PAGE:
1. Food

Taste test: Turkey gravy

Years ago, our tasters sampled ready-made mashed potatoes along with prepared gravy from cans, jars or packets. From that day on, our judges have been buying heat-and-serve mashed potatoes, but making their own gravy. This week, we found four brands of turkey gravy in convenient, easy-to-pour cartons and wanted to give the premixed gravies another try. For the most part, judges said they will continue to make their own gravy this Thanksgiving.

Kathy Saunders, Times correspondent

(out of 100)
Swanson 63Pacific 34Imagine 32McCormick 25
Swanson's turkey gravy was very, very salty. That pleased most of our judges, although they said it could overpower some dishes. "I love the light color and the bold salty flavor," said one judge, adding that the gravy had a distinct turkey flavor as well. "I think it would work really well on mashed potatoes." A couple of other panelists said they might use the mix if they were in a hurry to get dinner on the table, but all said they would add whatever turkey drippings they could scrape up after roasting their birds.This gravy was very light-colored with bits of what some judges decided was turkey or sausage. It was sturdier than some of the other options, with an overall thick consistency. "It tastes like turkey and would cling nicely to turkey slices," said one judge. A couple of judges said it could overwhelm delicate vegetables or a light stuffing casserole. The Imagine brand of gravy was the darkest of the gravies. Judges described it as deep, caramel brown with "an appealing, rich flavor." It wasn't as thick as tasters had anticipated, given the bold color. A couple of judges said they would thicken the gravy and definitely add fresh or dried seasonings. "It has a slight, uncooked flour taste so I wouldn't add any flour for thickener," said one panelist. "But it's possible some turkey broth, drippings or fresh herbs could brighten it up."Herb flavors, including sage and salt, were plentiful in McCormick's carton of gravy, but they weren't enough to salvage this for a holiday meal, judges agreed. They said the gravy was too thin and lacked any real turkey flavor. "It looked promising, but the flavor is just off," said one panelist who said she detected a fishy taste. Another said: "The harsh finish is unpleasant."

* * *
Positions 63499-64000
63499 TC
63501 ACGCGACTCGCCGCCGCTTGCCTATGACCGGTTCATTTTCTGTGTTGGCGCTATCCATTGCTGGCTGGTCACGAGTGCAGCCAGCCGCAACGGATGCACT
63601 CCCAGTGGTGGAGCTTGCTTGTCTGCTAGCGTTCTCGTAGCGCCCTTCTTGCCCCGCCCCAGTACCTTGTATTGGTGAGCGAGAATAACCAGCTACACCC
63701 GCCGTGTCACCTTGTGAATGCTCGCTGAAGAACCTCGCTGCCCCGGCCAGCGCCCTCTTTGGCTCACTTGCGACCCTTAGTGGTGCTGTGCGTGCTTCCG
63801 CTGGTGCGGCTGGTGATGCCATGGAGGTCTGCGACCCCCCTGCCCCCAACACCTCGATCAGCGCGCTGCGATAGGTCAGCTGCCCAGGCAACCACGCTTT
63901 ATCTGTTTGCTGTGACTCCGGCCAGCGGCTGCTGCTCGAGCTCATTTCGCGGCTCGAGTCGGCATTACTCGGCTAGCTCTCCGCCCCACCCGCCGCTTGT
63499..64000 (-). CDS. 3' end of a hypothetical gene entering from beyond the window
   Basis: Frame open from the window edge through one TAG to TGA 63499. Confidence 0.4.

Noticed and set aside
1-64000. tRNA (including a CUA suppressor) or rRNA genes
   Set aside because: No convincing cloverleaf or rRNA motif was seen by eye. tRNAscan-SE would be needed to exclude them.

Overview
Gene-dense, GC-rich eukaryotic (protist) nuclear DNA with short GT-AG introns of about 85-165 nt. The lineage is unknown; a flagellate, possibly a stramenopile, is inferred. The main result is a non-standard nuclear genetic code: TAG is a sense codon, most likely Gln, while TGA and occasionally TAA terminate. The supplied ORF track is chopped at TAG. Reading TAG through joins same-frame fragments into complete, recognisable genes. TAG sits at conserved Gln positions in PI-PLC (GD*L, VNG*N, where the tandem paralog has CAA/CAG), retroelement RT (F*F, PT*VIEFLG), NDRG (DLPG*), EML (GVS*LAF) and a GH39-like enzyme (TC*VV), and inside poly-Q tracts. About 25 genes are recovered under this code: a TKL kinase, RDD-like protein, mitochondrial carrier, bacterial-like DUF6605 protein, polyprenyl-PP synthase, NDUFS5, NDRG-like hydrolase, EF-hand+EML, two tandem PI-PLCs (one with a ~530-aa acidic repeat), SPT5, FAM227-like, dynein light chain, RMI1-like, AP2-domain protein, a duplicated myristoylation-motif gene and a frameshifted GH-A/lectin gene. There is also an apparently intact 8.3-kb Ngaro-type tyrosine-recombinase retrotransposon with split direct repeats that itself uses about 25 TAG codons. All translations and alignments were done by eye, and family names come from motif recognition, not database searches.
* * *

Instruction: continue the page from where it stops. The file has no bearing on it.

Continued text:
they buy?
Three of the four judges said yes.Two of the four judges said yes.Two of the four judges said yes.None of the four judges said yes.
Shopping information$2.29 for an 18.3-ounce carton from Publix.$2.50 for a 13.9-ounce carton from Whole Foods.$2.50 for a 13.5-ounce carton from Whole Foods.$1.50 for a 12-ounce carton from Winn-Dixie.
Serving sizeOne-fourth cupOne-fourth cupOne-fourth cupOne-fourth cup
Fat/Fiber1g / 0g2g / 0g0.5g / 0g0g / 0g
Sugars/Sodium1g / 270mg0g / 170mg0g / 220mg0g / 280mg
Carbs/Protein3g / 0g4g / 1g2g / 0g5g / 0g
Panelists: Kay Hodnett, personal chef; Janet Keeler, assistant professor of journalism at the University of South Florida St. Petersburg;
Julie Overton, consumer and mother of four; and Laura Reiley, Times food critic. All foods were tasted blind.

Send suggestions for product testing to: Taste section, Tampa Bay Times, P.O. Box 1121, St. Petersburg, FL 33731 or email them to Please put TEST SUGGESTION in the subject line.